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Panetta: Allowing sequester to happen would be ‘shameful’

Failing to avert the automatic spending cuts set to soon hit the Pentagon and other government agencies would be a "shameful" and "irresponsible" decision, Defense Secretary Leon Panetta said in an interview that aired Sunday.

"If Congress stands back and allows sequester to take place, I think it would really be a shameful and irresponsible act," Panetta said on NBC News' "Meet The Press."

The sequester is the roughly $1.2 trillion worth of cuts set to kick in soon if lawmakers don't act to avert them. House Budget Chairman Paul Ryan (R-Wis.) said last week that he thinks the sequester will happen. Panetta said the Pentagon is preparing for that possibility, but warned it would be a major setback for the military.

"We've got a plan for that possibility, because there are so many members that are saying -- you know-- 'we're gonna let it take place.' But I have to tell you it is irresponsible for it to happen," Panetta said. "I mean, why -- why in God's name would members of Congress elected by the American people take a step that would badly damage our national defense, but more importantly undermine the support for our men and women in uniform?"

Senate Majority Leader Harry Reid (D-Nev.) has said that any deal to avert the  sequester should include new revenue, a view that puts him at odds with Republicans.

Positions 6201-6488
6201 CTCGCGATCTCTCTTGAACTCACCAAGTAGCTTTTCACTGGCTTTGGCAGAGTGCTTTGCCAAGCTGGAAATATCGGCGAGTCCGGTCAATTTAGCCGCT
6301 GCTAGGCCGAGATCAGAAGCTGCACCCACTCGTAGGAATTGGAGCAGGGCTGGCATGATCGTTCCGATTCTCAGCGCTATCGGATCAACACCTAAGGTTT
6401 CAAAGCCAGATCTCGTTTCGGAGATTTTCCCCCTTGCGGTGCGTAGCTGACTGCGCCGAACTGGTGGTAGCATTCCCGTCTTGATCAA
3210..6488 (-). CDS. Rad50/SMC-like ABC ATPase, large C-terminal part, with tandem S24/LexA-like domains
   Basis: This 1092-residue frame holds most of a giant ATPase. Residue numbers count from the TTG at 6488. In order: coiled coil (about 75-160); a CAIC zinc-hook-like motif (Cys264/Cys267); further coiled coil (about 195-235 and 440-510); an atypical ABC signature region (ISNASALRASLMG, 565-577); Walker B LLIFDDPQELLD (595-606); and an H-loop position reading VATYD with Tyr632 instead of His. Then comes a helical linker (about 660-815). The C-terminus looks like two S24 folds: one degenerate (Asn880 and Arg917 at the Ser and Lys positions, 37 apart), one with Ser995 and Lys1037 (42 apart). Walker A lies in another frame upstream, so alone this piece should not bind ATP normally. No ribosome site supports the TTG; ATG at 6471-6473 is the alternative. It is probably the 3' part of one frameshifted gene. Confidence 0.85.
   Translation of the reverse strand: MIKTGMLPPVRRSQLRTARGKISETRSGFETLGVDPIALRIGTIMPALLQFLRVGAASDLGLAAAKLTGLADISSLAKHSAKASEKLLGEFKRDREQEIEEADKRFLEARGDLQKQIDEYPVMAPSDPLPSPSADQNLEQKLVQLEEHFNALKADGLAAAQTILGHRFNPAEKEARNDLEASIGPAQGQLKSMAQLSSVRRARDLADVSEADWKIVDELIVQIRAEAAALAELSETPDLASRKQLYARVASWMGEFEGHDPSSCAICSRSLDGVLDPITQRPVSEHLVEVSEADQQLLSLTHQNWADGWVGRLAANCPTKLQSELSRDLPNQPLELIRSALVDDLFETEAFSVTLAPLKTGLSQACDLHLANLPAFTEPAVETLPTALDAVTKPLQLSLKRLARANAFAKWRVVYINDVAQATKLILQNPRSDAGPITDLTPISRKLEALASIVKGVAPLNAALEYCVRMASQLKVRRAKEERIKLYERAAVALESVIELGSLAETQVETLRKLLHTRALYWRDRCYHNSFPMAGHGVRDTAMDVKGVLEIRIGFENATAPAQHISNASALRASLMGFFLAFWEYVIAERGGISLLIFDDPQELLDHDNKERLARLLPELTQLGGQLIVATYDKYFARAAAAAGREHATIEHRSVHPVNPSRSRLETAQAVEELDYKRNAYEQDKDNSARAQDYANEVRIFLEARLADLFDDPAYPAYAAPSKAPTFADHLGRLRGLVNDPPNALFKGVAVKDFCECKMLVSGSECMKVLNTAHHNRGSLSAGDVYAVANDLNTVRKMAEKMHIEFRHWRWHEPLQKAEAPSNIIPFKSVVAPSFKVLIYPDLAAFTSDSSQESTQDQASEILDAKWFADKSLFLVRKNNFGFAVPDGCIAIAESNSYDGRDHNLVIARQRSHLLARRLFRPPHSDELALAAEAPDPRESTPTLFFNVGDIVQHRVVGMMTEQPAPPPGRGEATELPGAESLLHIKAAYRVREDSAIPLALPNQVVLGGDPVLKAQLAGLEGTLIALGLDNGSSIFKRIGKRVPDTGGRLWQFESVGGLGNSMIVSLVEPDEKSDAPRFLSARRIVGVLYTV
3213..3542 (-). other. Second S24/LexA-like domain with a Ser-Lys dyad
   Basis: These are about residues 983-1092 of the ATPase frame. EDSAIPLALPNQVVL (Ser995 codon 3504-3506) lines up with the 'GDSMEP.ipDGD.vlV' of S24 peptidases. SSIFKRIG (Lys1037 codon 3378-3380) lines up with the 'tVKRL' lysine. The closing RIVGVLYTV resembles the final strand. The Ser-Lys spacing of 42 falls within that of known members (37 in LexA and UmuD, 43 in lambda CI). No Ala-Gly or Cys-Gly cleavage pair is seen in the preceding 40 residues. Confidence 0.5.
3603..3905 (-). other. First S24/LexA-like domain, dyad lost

"Without any question," Reid said on ABC News' "This Week With George Stephanopoulos," when asked if a deal to lift the sequester will have to include new revenue. He said that the other pressing fiscal issues Congress must confront, including addressing the nation's debt ceiling in the long term, must also include new revenue.

"I've got a pretty good fan base for that: the American people. Republicans, Democrats, and Independents," Reid said.

Reid's call for new revenues is at odds with congressional Republican leaders, who have said the issue of revenue was addressed in the recent deal to avert the "fiscal cliff" and has no place in the upcoming fiscal negotiations.

The Senate Democratic leader endorsed the idea of closing certain tax loopholes as means of generating new revenue.

Sean Sullivan has covered national politics for The Washington Post since 2012.



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Sean Sullivan · February 3, 2013

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